Look at the 5th picture down on this website. http://www.foragingtexas.com/2008/08/sassafrass.html?m=1
It shows a picture of young growth which is very green. I didn’t get a picture of this today but I looked at the branch tips in the brush pile we made and it looked exactly like this. So I’m content in calling this Sassafras. If I get a chance this weekend I’ll cut a piece up and turn it on the lathe to get better look at its grain. Sassafras is pretty common here. I’ve got a couple of them on my property. I’ve picked leaves off of it and let my daughter smell them. Really interesting smell. I tried smelling the cut wood but I really couldn’t smell anything. I don’t know if the wood itself smells or just the leaves.
If you snap the young branches they smell soapy. If scratch the roots you’re going to smell rootbeer. I thought it was sassafrass right away but I thought the crotched log looked like white oak.
Alder is also what I use to smoke Salmon. Brady
Makes a nice smoke- do you ever use cottonwood? It’s good for fish and fowl also.
I don’t smoke much, but enjoy it when others do!
Cottonwood.That’s the first time I’ve heard of it used for smoking.There is quite a bit around.I’ll try that sometime.Thanks,Brady
Cherry is so easy to identify by the smell, as is oak and sassafras. Cherry has that strychnine smell and Sas like rootbeer- oak has a high tannin smell. All I saw looked like cherry in the truck, more based on the wood than the bark, although the bark added some evidence, but a photo is not the same as seeing.
That’s what I would consider the tell-tale sign of mature sassafras apart from leaves. (I’ve never smelled the roots or noticed any smell to the wood.)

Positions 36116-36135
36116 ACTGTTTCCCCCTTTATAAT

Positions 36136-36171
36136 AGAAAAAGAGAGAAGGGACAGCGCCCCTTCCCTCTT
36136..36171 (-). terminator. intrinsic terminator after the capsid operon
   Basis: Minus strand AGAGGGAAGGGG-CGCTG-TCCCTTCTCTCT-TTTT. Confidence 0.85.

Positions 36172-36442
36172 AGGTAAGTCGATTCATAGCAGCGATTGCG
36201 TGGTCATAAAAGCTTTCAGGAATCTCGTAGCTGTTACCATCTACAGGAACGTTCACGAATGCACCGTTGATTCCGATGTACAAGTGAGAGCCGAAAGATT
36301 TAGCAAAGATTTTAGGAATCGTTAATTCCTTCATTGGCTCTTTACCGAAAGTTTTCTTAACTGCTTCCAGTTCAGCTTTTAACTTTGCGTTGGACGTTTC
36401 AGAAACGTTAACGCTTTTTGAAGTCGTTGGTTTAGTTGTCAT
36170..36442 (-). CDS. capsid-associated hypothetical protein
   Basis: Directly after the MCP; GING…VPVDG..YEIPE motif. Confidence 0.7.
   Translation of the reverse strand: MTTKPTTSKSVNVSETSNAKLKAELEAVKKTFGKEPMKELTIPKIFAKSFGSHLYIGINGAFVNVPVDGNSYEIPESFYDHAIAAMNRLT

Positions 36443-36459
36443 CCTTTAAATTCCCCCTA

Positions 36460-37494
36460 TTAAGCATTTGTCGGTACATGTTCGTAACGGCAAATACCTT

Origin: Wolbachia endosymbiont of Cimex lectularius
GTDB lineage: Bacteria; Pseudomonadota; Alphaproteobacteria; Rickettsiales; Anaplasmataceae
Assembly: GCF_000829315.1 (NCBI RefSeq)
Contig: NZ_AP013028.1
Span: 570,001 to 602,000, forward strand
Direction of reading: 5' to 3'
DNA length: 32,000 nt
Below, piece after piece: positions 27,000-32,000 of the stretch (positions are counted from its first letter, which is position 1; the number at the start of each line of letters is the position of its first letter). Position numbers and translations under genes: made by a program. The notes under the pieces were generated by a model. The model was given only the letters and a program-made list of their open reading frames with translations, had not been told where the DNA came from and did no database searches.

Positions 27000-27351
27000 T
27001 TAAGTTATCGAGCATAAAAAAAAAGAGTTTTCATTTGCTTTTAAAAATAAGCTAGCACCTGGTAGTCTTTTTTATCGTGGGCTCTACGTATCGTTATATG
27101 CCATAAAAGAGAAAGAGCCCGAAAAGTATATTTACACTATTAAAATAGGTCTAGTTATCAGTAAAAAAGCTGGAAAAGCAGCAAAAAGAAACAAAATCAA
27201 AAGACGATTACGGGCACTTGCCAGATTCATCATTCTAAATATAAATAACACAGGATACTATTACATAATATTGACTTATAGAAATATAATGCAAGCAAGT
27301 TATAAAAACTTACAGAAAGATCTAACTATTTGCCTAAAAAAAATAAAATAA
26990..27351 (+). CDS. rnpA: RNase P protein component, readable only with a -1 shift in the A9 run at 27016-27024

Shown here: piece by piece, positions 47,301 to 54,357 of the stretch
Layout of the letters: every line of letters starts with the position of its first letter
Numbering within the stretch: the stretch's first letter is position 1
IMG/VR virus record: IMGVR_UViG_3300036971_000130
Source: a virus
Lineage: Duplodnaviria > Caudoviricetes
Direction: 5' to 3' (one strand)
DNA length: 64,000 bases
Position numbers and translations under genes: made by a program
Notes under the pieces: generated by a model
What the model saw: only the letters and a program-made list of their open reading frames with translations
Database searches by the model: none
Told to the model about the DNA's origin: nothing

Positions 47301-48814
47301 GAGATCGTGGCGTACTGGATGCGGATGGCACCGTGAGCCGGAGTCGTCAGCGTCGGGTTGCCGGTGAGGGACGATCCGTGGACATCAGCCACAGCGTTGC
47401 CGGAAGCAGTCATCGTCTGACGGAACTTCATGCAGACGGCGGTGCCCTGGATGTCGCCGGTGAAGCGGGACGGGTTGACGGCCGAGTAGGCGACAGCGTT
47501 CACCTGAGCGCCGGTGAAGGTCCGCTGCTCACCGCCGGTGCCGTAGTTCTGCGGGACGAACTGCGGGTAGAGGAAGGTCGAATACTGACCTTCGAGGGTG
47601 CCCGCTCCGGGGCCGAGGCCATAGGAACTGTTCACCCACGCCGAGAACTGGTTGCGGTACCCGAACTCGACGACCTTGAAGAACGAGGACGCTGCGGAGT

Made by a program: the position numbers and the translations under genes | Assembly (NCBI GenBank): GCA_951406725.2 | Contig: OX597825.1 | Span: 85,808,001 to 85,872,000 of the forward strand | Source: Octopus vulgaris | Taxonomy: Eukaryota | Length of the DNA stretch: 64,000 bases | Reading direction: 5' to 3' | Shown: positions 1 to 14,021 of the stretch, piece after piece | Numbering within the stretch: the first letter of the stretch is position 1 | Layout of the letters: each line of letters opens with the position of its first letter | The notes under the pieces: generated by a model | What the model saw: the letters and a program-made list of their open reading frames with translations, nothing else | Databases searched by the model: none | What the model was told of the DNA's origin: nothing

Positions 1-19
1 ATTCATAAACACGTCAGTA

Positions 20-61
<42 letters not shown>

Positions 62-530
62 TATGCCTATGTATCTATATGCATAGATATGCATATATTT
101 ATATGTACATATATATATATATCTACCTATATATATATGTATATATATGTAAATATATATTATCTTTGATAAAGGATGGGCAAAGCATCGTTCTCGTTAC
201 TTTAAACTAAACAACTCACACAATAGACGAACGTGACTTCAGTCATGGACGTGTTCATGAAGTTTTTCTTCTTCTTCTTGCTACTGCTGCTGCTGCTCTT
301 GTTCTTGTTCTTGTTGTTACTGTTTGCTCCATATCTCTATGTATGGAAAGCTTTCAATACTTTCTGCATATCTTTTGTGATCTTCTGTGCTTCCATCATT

I have a lot of sassafras. I also heat with an outdoor wood stove and cut 25 trailer loads a year of various wood. The stands of sassafras are usually clumped together. Their roots intermingle a lot and sucker up to grow more trees. Sometimes I’m just working with the ground digging and the sand will smell really strong like rootbeer. There will also be a sassafras tree near by. I wouldn’t even have to bee in the roots. I cut a couple down when making my orchard and they suckered up all over the ground for about a forty foot circle. I just kept mowing them over but where I put my deer fence they kept growing. Once a year I have to hand snip them. They have been hard to get rid of. Over the years of cutting it I have noticed a lot of the trees have rotted heartwood. Some of the trees have been hollowed out by squirrels or woodpeckers. It’s a very light wood that burns hot and fast. It’s my go to wood for starting fires. Just grab a lower dead branch and break it into a small pile and it fires right up with one match even after it rained.
I’ll hop on the Sassafras train. Thanks for the lesson @Johnnysapples as well as all contributors. Matt, we gave it a shot.
If it’s Sassafras, those are some huge specimens. They are slow growing. Beautiful trees, though, in all seasons. The autumn foliage is spectacular. The roots can be steeped into a tasty tea, but don’t drink too much. It can become toxic.